In December, Bush announced that he was actively exploring a presidential bid. At this point, he is mounting a fundraising effort that far outpaces those of any of his potential rivals.
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A longtime customer
During Bush's two terms as governor, from 1999 to 2007, the first lady maintained a low profile, living much of the time in their Miami-area home rather than in the state capital, Tallahassee.
She was a long-standing customer of Mayors, shopping at one of its locations, since closed, in the Miami suburb of Sunrise.
Mayors spokesman Francis Guindon declined to provide information about Columba Bush's purchases, saying the store keeps its clients' information confidential.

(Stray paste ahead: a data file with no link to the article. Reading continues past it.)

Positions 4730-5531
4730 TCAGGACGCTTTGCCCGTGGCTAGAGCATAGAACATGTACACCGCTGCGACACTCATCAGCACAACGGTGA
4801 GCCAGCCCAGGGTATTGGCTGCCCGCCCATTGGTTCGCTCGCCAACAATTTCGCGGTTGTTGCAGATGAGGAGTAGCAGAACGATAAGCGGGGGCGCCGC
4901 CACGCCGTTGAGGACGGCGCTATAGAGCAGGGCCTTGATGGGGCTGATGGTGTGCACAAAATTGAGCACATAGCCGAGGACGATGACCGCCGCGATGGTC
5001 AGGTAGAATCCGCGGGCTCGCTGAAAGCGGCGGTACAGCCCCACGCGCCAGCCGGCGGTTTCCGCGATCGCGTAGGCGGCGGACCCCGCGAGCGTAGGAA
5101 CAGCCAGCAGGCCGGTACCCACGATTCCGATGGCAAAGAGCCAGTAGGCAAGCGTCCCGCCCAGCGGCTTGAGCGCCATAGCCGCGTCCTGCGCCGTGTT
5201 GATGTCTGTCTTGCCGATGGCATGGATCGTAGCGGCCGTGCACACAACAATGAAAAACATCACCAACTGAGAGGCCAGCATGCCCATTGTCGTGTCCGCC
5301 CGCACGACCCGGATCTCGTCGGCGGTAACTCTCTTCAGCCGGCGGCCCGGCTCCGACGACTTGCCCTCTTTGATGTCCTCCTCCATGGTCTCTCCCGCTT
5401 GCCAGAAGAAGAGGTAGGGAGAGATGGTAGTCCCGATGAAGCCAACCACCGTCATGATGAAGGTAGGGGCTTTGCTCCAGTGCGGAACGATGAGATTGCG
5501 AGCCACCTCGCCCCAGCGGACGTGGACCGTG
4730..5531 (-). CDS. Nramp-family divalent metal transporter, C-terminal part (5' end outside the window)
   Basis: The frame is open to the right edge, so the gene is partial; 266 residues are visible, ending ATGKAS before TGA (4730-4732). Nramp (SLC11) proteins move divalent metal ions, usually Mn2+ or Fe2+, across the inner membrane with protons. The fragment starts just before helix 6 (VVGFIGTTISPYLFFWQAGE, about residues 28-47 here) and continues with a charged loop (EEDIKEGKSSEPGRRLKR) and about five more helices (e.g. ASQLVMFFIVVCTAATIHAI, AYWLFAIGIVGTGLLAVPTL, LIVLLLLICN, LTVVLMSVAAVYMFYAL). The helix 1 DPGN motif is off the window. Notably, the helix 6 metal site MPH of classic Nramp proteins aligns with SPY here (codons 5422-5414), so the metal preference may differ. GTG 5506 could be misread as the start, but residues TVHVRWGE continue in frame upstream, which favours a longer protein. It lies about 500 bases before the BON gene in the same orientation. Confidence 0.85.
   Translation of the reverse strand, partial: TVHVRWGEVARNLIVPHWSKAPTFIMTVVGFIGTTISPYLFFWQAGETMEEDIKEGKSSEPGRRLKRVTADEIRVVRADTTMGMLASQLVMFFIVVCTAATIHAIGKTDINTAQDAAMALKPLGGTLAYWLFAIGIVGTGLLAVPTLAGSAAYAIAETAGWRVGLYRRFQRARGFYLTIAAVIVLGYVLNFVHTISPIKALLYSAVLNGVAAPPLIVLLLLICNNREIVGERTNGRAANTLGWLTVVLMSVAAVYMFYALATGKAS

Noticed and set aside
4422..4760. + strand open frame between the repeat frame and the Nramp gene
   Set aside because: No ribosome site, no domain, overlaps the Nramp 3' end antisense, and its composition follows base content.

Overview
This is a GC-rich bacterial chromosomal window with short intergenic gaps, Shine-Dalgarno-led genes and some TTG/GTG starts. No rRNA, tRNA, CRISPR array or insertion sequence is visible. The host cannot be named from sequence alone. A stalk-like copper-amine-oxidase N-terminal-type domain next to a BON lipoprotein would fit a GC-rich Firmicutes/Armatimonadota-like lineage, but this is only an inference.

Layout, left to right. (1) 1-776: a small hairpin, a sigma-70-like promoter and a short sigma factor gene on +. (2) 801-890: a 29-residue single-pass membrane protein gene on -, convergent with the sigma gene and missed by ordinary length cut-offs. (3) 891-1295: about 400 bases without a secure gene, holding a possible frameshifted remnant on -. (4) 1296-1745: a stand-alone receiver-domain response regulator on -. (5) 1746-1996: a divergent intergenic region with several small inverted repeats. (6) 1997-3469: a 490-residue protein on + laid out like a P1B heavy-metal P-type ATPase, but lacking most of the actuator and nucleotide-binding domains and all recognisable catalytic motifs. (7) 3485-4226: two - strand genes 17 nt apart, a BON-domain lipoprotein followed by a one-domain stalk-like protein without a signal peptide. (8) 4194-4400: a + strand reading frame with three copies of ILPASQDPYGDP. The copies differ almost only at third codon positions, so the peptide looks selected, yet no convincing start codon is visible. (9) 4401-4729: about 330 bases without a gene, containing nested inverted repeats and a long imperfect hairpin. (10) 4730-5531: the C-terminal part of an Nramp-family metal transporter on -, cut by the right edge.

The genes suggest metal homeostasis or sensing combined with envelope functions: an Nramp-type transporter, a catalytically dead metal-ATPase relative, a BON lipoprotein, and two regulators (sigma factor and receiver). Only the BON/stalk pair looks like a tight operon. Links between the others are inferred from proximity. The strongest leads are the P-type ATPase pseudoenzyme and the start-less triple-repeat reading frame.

Uniform Commercial Code forms filed by the store with the Florida secretary of state's office on May 3, 2000, indicate that Mayors arranged a loan under which Columba Bush bought four items.
They were: a $25,600 pair of diamond stud earrings set in platinum; an 18-karat white-gold and diamond bracelet by the Italian designer Bulgari, priced at $10,500; an 18-karat white-gold and diamond necklace, costing $3,200; and another pair of diamond earrings, for $3,300. The records indicate that she received discounts and price adjustments totalling $2,780 and paid $2,491.70 in sales tax.
That was one of at least five such loans made by the store to Columba Bush between 1995 and 2009. The most recent was for an $11,700 Rolex watch and a $5,900 pair of earrings.